Carving meat off a skewer, removed from a grill, and shared communal style? That is a tradition that goes back to our earliest human cultures and shared around the world. It is, for all intents and purposes, the original way to barbeque a meal.
Even though this tradition of serving carved meat from skewer to plate touches virtually every culture around the world, it is Brazil that has laid claim to the method of grilling and food service. If you have ever traveled to a South American country, it is an exciting experience to be in an authentic steak house and has so many options (literally) walking around the restaurant, waiting to be carved with a sharp blade onto your plate.
Piping hot, juicy and tender meat. It’s a mouth-watering delicious thought, which is why the United States is seeing a surge of new Brazilian Steakhouse franchises and independently owned restaurants popping up from coast to coast.
In this article, we wanted to share a few insights about what it takes for a restaurant to create a side-menu of Brazilian style steak or a full-service South American steakhouse. We’ll talk about the quality of meat, marbling, and the preferred grilling methods, equipment, and other essentials for restaurant owners.
Start with the Right Selections of Meat for Brazilian Steak House Grilling and Table Service
Because our team at Miami Beef actually supplies many South American restaurants, hotels, and five-star entertainment venues, our family has traveled extensively through Brazil and other countries to explore how steak and chops are prepared in the traditional Churrascaria method.
One of the cultural aspects of dining in a Brazilian steakhouse is that it can be less formal and more intimate and personalized. Authentic Brazilian restaurants that service in the Churrascaria tradition are about communal dining; it’s about sharing a large amount of food with family and friends. And of course, it is also about the variety of meat that you can sample and dine on, in a Brazilian restaurant.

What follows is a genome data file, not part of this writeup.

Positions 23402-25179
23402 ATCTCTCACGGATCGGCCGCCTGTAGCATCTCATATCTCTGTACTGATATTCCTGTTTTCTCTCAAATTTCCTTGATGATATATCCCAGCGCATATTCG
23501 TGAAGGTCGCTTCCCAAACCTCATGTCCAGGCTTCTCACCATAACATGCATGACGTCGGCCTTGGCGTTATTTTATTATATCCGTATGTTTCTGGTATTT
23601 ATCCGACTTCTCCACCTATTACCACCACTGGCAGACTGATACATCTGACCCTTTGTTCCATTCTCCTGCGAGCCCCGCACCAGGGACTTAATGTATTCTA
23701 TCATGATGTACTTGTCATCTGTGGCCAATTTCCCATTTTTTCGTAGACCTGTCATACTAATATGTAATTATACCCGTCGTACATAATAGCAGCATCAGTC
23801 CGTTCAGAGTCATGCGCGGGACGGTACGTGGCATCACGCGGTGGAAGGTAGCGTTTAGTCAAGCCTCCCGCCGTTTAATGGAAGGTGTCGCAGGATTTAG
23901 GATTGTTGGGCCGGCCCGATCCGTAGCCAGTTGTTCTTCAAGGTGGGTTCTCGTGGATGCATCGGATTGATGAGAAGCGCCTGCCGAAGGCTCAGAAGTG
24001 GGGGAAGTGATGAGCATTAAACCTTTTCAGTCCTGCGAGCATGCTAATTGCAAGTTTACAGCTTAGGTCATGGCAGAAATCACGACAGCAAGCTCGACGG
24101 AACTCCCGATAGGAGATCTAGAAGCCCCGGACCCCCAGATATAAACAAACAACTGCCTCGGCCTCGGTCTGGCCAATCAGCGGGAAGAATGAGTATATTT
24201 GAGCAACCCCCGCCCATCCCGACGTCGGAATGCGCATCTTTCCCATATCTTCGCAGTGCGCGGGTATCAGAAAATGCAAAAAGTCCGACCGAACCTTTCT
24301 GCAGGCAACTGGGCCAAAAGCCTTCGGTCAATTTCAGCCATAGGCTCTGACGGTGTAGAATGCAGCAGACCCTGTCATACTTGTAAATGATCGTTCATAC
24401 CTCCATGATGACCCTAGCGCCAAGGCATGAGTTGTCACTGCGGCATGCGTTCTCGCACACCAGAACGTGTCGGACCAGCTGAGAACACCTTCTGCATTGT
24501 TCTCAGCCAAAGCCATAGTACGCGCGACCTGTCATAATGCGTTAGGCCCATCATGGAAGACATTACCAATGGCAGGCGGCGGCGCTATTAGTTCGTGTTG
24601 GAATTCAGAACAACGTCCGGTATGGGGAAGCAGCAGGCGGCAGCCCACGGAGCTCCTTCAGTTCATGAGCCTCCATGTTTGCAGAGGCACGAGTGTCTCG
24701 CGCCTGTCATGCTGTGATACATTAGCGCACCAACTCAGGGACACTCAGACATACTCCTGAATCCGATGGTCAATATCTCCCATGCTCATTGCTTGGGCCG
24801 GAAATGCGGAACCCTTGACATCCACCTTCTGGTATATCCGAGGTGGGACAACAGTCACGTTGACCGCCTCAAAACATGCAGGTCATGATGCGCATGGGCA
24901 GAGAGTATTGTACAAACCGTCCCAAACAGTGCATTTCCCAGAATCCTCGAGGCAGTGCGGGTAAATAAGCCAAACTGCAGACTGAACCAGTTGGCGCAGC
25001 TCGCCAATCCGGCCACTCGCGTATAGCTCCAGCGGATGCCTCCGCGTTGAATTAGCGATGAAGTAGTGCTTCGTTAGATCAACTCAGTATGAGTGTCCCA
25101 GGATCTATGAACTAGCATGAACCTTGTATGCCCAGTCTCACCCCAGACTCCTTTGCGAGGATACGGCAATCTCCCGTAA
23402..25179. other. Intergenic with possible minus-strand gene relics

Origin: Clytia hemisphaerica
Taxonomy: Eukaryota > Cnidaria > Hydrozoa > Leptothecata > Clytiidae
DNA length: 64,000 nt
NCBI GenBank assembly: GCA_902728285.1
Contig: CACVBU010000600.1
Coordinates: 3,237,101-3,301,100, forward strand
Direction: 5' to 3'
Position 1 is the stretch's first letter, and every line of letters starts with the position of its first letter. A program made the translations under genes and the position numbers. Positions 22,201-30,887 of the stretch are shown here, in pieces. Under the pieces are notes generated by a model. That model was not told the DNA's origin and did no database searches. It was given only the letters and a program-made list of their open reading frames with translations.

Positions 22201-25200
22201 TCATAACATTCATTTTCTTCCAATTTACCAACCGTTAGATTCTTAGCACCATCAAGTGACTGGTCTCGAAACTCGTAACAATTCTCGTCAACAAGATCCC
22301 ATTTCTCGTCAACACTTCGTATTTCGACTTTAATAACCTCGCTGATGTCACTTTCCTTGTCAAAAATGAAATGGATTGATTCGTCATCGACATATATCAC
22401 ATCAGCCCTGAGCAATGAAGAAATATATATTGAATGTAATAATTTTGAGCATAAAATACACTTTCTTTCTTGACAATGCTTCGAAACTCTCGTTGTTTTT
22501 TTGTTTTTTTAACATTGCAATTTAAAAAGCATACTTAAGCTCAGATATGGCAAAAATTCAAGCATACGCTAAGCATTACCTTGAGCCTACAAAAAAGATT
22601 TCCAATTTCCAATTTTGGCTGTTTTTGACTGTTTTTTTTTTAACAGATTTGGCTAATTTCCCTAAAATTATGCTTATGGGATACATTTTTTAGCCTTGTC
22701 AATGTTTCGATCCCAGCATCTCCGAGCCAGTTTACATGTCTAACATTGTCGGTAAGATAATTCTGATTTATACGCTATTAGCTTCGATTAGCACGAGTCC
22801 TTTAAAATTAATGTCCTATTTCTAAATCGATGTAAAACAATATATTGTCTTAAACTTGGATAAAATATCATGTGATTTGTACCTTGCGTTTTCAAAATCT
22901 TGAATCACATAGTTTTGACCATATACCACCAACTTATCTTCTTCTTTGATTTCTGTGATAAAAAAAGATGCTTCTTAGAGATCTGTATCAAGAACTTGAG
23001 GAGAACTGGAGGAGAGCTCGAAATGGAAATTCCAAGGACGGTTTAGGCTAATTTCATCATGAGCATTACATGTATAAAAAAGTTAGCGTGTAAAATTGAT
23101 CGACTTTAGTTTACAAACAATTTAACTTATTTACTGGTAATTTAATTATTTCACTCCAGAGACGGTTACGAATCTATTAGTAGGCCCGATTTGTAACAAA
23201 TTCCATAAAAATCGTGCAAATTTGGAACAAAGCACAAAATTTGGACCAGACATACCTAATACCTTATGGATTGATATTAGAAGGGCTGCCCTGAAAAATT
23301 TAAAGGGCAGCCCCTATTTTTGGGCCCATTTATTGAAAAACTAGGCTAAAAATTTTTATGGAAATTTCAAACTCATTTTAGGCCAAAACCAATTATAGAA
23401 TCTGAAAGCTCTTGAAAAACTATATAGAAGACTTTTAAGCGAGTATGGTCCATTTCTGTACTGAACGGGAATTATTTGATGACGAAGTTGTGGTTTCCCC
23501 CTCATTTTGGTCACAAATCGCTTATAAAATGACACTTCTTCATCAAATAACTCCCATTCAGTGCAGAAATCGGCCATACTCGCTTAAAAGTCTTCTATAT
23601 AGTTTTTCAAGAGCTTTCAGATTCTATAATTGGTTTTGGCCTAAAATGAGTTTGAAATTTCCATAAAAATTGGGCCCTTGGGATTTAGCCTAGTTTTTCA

It is not just one type of steak, but many different seasonings and marinades, as well as other types of meat including poultry and pork. Spicy, sweet, savory? It’s all there to sample as the meat waiter goes from table to table, carving the sizzling hot meats onto the plate.
What kind of cuts of meat are most conducive to the Churrascaria or Brazilian Steakhouse style of tableside carving service? There are five authentic types of meat (including beef) that have different seasonings in the traditional grilling style.
This is the juiciest and most delicious cut (in our opinion) at an authentic Brazilian Steakhouse. The cut is a beef sirloin cap, which has a unique crescent shape of top sirloin. What makes it extra juicy and full of rich beef flavor? There is a ‘cap’ of fat on the top of each piece. As the meat grills, that fat naturally hydrates the meat to provide a tender and flavorful finish.
This cut is a more marbled sirloin, cut from the bottom, and resembles more the cuts of beef that are typically used in tacos and steak salads. What is nice about Fraldinha is that the marbleized fat also makes for a tender portion of meat, hot off the Brazilian grill and skewer.